Most Americans think of November as the month in which we feast. This is good and fitting. Yet there’s something else most Americans do every November. It’s not as exciting as feasting, but it’s important nonetheless. Every November, most Americans enroll in health insurance for the coming year. Some of you may wince at the cost of your premiums. You’ve undoubtedly noted that health insurance comprises a substantial portion of your budget. When we contemplate these numbers, it’s easy to blame corporate greed or other factors we can’t control and not our lifestyle choices. But what about the factors we can control? What are you doing to keep your own and your neighbor’s healthcare premiums from rising next year? In this article, I’m going to challenge you to think differently about your approach to lifestyle choices, health and healthcare.
What is health?
Health is the state in which our minds and bodies function as they were created to function. In this state, the body is constantly executing thousands of dizzyingly-complex electrical, mechanical, and biochemical processes to sustain life. For example, cardiac electrolytes perform a perfectly-choreographed dance to deliver a smooth heartbeat. And this is just one example! The human body is a living miracle. As Christians, we’re called to steward this miracle, just as we’re called to cultivate and keep the rest of God’s creation (Genesis 2:15).
Why Do We Buy Health Insurance?
Because we live in a broken world, our bodies break down. Those miraculous internal processes fail, leaving us with disease. Hence, we turn to external means for controlling internal processes. We take medication to govern those aberrant electrolytes in the heart. Not surprisingly, externally regulating physiology is more costly than having a body that regulates itself. Often, the burden imposed by disease is more than an individual (or family) can bear. Since we don’t know who and when disease will strike, we pool our risk and resources with others through health insurance. In other words, health insurance is an organized way to help us love our neighbors who have healthcare needs.
Prevention and Risk
Ultimately, death isn’t preventable in this broken world (unless Jesus soon returns). Disease isn’t entirely preventable either. There are still many diseases that seemingly arise “out of nowhere.” Yet some of the most common and costly conditions we face are more preventable than we might realize. I can’t give you an easy list of “preventable” and “unpreventable” conditions. However, I can say with certainty: prudent lifestyle choices decrease your risk for thousands of diseases. Those internal processes that support life are much cheaper to maintain than they are to fix.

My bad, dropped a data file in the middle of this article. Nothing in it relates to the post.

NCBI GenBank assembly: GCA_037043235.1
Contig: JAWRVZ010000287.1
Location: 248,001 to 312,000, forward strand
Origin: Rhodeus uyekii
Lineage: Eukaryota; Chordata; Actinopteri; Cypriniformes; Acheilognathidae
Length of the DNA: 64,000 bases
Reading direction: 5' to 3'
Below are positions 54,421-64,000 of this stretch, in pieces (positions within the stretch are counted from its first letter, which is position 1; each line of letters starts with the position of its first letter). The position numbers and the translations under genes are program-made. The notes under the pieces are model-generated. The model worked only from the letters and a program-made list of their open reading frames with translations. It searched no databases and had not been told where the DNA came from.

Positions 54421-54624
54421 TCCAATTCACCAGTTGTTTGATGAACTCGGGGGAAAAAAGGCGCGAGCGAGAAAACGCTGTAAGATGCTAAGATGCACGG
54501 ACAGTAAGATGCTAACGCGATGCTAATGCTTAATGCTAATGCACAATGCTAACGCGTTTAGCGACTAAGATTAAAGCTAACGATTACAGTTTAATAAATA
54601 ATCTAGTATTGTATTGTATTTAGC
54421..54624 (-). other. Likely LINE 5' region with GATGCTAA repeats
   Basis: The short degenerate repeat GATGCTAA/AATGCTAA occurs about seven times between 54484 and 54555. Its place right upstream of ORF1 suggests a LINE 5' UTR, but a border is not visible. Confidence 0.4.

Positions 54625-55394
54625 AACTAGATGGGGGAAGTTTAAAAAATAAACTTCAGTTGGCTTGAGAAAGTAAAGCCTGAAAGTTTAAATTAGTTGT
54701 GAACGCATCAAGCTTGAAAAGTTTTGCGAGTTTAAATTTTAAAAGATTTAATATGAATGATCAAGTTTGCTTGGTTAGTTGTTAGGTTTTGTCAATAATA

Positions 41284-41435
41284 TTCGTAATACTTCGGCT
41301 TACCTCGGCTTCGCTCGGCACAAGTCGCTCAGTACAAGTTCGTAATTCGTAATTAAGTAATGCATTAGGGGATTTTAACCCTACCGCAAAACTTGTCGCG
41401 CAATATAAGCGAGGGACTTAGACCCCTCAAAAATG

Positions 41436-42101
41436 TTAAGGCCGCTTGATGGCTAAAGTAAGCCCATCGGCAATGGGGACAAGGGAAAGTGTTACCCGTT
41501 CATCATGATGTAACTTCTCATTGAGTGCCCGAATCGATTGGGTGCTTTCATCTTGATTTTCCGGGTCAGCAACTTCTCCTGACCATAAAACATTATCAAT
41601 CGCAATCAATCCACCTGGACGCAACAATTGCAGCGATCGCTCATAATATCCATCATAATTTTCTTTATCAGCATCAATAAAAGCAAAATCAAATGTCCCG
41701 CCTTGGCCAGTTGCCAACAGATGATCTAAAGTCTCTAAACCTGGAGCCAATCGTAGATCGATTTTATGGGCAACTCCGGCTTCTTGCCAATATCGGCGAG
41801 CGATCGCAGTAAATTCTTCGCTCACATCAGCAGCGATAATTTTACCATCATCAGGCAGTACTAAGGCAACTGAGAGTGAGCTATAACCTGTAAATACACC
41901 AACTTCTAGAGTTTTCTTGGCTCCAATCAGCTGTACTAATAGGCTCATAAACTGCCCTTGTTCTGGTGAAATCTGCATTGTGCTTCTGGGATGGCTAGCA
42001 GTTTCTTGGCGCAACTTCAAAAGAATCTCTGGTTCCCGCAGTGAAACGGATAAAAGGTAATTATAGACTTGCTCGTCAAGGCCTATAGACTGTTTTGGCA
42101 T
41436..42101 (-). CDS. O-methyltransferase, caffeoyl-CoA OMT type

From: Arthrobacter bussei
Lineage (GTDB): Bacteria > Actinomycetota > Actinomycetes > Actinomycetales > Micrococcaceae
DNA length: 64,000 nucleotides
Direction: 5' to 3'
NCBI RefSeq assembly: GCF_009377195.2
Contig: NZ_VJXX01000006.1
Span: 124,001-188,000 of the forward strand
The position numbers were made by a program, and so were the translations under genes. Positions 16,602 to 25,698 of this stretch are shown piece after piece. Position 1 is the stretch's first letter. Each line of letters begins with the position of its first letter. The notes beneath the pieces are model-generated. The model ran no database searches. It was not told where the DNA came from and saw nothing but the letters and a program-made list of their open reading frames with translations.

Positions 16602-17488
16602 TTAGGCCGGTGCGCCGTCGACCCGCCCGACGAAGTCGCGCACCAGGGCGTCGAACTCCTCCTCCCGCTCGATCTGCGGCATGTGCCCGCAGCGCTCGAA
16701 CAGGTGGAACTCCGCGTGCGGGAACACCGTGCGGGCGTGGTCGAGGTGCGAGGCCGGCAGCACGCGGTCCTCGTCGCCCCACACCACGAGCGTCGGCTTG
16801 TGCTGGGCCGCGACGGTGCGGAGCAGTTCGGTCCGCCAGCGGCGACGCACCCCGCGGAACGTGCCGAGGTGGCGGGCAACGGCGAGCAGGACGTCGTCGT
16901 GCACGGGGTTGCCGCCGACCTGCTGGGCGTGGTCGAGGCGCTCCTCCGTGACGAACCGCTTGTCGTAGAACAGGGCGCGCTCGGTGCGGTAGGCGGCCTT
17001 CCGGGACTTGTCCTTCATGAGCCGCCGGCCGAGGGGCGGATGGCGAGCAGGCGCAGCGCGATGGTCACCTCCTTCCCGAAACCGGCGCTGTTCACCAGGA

For most of us, there is a vast discrepancy between our healthcare values and our health-related actions. We say we value good healthcare and low premiums. Does the food in our refrigerators reflect these values? Or do we laugh about the dust collecting on our treadmills? Do we use health insurance as a safety net for when our lifestyle of self-indulgence catches up with us? We’ve forgotten that “health insurance” isn’t an abstract idea. It is the hard-earned resources of our co-workers, neighbors, and friends.
Striving to Decrease Risk
In the health insurance equation, some people will do more giving, and some people will do more receiving. That’s the nature of risk-sharing. Yet let me ask you this: what kind of person do you want in your risk pool? Do you prefer to share risk and resources with someone who is a good steward or a careless steward? As a Christian, you should live like that good steward you want in your insurance risk pool.
What does good stewardship look like? In short, eat wholesomely, stay active, and give your body a sensible amount of sleep. When we fail to do these things, we’re engaging in de-creation; we’re letting our bodies undergo premature decay. When we lace up our running shoes for a walk or jog, we do just the opposite (it’s called re-creation for a reason!) Good stewardship can be enjoyable, and it’s achievable for everyone.
Perhaps you find yourself in a place of great health. Perhaps you’re suffering from a disease that doesn’t appear to be the consequence of lifestyle choices. Or perhaps you understand that your conditions are—at least in part—the natural consequence of past decisions. Regardless, my aim is not to puff up or condemn. Rather, my aim is to encourage you to consider both the personal and community implications of your daily lifestyle choices.
I’m not going to promote a specific diet or exercise plan. While everyone’s situation is different, the principle is the same for all. For the sake of yourself and your community, take care of your body. Good stewardship doesn’t mean we’ll live forever. Just as we’re called to live well, we also need to be ready to die well. We have the certain hope of the resurrection and the New Creation. However, the truth of the New Creation doesn’t mean we trash the present creation until then! How you steward your body impacts yourself and those around you. So love thy neighbor, and eat thy vegetables.
This article originally appeared here.